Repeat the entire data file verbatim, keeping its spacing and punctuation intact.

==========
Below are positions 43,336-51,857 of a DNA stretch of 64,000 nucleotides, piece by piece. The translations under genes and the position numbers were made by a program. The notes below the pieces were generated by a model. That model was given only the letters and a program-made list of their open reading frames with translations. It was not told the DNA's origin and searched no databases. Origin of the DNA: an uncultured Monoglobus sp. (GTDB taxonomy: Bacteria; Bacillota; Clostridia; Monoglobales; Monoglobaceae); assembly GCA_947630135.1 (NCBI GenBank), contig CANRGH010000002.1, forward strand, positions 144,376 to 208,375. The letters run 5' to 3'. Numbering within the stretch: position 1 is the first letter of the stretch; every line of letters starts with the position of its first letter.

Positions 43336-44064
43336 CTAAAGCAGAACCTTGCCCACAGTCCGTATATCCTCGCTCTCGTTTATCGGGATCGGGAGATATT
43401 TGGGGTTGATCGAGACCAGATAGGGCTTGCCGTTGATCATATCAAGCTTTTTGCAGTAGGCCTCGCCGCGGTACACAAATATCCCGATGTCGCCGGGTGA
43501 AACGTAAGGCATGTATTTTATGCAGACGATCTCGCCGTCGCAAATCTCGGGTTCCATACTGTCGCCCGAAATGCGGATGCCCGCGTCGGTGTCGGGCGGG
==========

Below are positions 43,336-51,857 of a DNA stretch of 64,000 nucleotides, piece by piece. The translations under genes and the position numbers were made by a program. The notes below the pieces were generated by a model. That model was given only the letters and a program-made list of their open reading frames with translations. It was not told the DNA's origin and searched no databases. Origin of the DNA: an uncultured Monoglobus sp. (GTDB taxonomy: Bacteria; Bacillota; Clostridia; Monoglobales; Monoglobaceae); assembly GCA_947630135.1 (NCBI GenBank), contig CANRGH010000002.1, forward strand, positions 144,376 to 208,375. The letters run 5' to 3'. Numbering within the stretch: position 1 is the first letter of the stretch; every line of letters starts with the position of its first letter.

Positions 43336-44064
43336 CTAAAGCAGAACCTTGCCCACAGTCCGTATATCCTCGCTCTCGTTTATCGGGATCGGGAGATATT
43401 TGGGGTTGATCGAGACCAGATAGGGCTTGCCGTTGATCATATCAAGCTTTTTGCAGTAGGCCTCGCCGCGGTACACAAATATCCCGATGTCGCCGGGTGA
43501 AACGTAAGGCATGTATTTTATGCAGACGATCTCGCCGTCGCAAATCTCGGGTTCCATACTGTCGCCCGAAATGCGGATGCCCGCGTCGGTGTCGGGCGGG